Life evolve on Krakatau or Child (Anak) Krakatau

The crack of Krakatau
"Different" hardly does justice to the astonishing volcanic explosion of August, 1883, in Indonesia. Volcano Krakatau's explosion -- 10,000 times as powerful as the bomb that leveled Hiroshima -- was heard at a distance of 4,500 kilometers.
In a awesome proof of the power that's usually concealed by Earth's quiescent surface, Krakatau (sometimes spelled Krakatoa) obliterated two-thirds of the 11-kilometer-long island of Krakatau and deposited 30 to 60 meters of red-hot ash. The explosion lofted 20 cubic kilometers of rock, ash and smoke into the sky. Shifts in the seafloor triggered tsunamis that killed 36,000 and destroyed 160 villages. Remnants of the giant waves reached the English Channel!
Geologically, Krakatau and the many active volcanoes on Sumatra and Java mark where the Indo-Australian plate dives under the Pacific plate. In the geologic basement, the scenario is much like what's found under Mount St. Helens.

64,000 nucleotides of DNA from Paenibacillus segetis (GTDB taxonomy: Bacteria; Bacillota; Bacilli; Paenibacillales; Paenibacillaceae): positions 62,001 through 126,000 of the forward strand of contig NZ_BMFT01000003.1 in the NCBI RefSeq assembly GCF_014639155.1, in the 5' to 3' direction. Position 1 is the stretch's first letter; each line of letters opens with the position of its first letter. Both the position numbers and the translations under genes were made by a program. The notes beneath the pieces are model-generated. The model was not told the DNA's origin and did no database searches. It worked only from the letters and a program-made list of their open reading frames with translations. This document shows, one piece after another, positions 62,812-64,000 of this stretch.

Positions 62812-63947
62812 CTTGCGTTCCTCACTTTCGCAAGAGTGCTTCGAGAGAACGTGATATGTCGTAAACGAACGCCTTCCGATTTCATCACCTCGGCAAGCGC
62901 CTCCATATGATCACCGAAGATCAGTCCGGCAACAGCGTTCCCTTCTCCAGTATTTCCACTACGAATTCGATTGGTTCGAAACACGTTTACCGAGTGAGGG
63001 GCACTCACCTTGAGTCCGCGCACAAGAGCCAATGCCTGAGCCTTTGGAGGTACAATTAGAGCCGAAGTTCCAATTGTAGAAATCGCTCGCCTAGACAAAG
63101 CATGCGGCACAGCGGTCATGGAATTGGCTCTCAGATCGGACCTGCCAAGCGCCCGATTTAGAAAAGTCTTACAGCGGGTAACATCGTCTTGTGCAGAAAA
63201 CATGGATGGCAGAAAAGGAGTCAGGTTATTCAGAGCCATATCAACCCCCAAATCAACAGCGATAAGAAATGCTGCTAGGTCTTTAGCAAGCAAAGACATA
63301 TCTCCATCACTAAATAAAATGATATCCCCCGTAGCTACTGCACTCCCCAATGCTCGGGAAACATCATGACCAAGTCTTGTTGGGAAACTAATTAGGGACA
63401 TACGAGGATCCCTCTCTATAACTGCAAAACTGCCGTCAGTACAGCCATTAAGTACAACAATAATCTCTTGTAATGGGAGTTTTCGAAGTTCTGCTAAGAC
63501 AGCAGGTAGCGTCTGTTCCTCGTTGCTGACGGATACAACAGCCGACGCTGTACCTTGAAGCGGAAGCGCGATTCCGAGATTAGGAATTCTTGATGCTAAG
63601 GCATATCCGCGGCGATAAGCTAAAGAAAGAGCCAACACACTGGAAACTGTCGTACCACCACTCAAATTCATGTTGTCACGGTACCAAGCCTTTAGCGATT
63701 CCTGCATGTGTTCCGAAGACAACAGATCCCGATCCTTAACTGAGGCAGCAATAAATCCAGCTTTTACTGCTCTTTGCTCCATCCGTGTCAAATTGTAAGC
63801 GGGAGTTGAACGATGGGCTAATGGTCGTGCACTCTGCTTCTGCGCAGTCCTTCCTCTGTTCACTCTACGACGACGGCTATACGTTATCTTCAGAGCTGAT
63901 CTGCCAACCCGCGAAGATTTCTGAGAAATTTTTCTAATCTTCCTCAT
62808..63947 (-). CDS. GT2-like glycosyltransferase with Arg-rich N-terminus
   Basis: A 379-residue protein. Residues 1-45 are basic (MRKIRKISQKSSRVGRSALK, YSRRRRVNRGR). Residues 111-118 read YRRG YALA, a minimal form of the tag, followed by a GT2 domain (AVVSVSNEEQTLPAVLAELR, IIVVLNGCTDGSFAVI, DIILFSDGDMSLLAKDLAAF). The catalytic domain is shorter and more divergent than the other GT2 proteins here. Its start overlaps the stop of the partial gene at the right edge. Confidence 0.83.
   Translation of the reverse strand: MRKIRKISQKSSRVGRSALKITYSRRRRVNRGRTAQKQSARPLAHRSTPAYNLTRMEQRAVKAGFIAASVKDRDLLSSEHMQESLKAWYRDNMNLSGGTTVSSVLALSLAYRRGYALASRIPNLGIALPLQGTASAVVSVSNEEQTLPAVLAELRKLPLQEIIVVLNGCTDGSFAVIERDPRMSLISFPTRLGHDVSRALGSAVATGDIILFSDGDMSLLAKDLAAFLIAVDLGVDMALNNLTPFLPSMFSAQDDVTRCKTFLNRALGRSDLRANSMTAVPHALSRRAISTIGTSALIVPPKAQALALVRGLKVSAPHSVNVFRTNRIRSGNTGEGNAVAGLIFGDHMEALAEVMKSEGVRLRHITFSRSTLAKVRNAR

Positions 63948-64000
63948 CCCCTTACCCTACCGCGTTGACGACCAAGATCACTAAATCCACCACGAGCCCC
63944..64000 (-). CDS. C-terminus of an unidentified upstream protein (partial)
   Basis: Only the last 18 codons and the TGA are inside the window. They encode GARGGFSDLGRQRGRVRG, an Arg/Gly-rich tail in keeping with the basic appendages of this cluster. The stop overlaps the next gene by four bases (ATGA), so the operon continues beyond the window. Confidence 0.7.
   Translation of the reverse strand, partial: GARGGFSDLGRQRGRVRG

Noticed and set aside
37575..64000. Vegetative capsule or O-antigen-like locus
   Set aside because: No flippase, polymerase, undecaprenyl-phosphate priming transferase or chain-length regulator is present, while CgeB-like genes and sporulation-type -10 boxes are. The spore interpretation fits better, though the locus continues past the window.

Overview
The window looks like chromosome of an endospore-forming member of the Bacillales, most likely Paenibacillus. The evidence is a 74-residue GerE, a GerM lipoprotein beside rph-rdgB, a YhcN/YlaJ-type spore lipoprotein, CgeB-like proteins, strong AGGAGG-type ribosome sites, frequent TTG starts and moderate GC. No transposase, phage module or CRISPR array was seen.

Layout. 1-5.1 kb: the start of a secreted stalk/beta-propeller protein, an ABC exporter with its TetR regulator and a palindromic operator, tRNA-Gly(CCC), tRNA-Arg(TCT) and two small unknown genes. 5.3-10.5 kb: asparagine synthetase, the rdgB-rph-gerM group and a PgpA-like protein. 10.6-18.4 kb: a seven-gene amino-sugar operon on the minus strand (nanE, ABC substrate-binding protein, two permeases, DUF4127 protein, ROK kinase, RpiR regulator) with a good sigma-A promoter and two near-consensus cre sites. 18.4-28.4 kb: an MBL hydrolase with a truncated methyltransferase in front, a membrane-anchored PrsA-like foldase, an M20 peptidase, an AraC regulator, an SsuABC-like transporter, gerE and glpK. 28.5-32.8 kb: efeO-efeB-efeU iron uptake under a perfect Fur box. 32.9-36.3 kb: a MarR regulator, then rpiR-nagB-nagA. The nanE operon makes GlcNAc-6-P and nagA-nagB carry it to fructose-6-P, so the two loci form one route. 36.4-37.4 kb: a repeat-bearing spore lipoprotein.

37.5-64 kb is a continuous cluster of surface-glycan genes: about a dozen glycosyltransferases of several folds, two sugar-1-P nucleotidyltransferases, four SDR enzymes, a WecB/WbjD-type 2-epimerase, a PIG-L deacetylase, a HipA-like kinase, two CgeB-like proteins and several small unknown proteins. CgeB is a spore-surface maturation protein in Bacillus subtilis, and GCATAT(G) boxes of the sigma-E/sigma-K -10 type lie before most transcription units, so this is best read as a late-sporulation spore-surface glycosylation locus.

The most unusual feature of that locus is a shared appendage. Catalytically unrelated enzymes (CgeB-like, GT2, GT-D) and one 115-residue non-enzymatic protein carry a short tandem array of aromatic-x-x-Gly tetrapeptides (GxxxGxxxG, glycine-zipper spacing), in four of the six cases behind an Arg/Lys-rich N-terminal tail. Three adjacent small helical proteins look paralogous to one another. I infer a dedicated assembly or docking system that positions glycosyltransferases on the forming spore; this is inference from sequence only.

The Krakatau explosion was soon recognized as a giant natural experiment in colonization -- the movement of species to new habitat, and Krakatau blossomed into a biologists' bonanza (see "Krakatau: the Destruction..." in the bibliography).
In Krakatau, transportation was the first hurdle: How do species reach and occupy on a sterile island? (This problem also arises on the volcanic islands of Hawaii, which formed thousands of kilometers from terrestrial life).
Natural transport authority 
Organisms colonize isolated land via several mechanisms:
Air: by flying, as a bird or insect, or by passive transportation, as a light orchid seed or fern spore.
Sea: by swimming or floating on a log.
Animal: (The hitchhikers' express). By traveling inside or attached to animals that swim or fly, a trick used by plant seeds and animal larvae.
Many plants and animals have evolved to benefit from these techniques. Some mollusks grab moving objects with a sticky goo. Seeds may have adhesives or barbs to grab animals, or have wings that allow them to be lifted by light breezes. Fruit-eating animals can carry seeds in their gut and deposit them on an islands or sterile patches of land.
If the colonization lasts long enough, the rate of local extinction will start to equal the rate of immigration, and the number of species will stabilize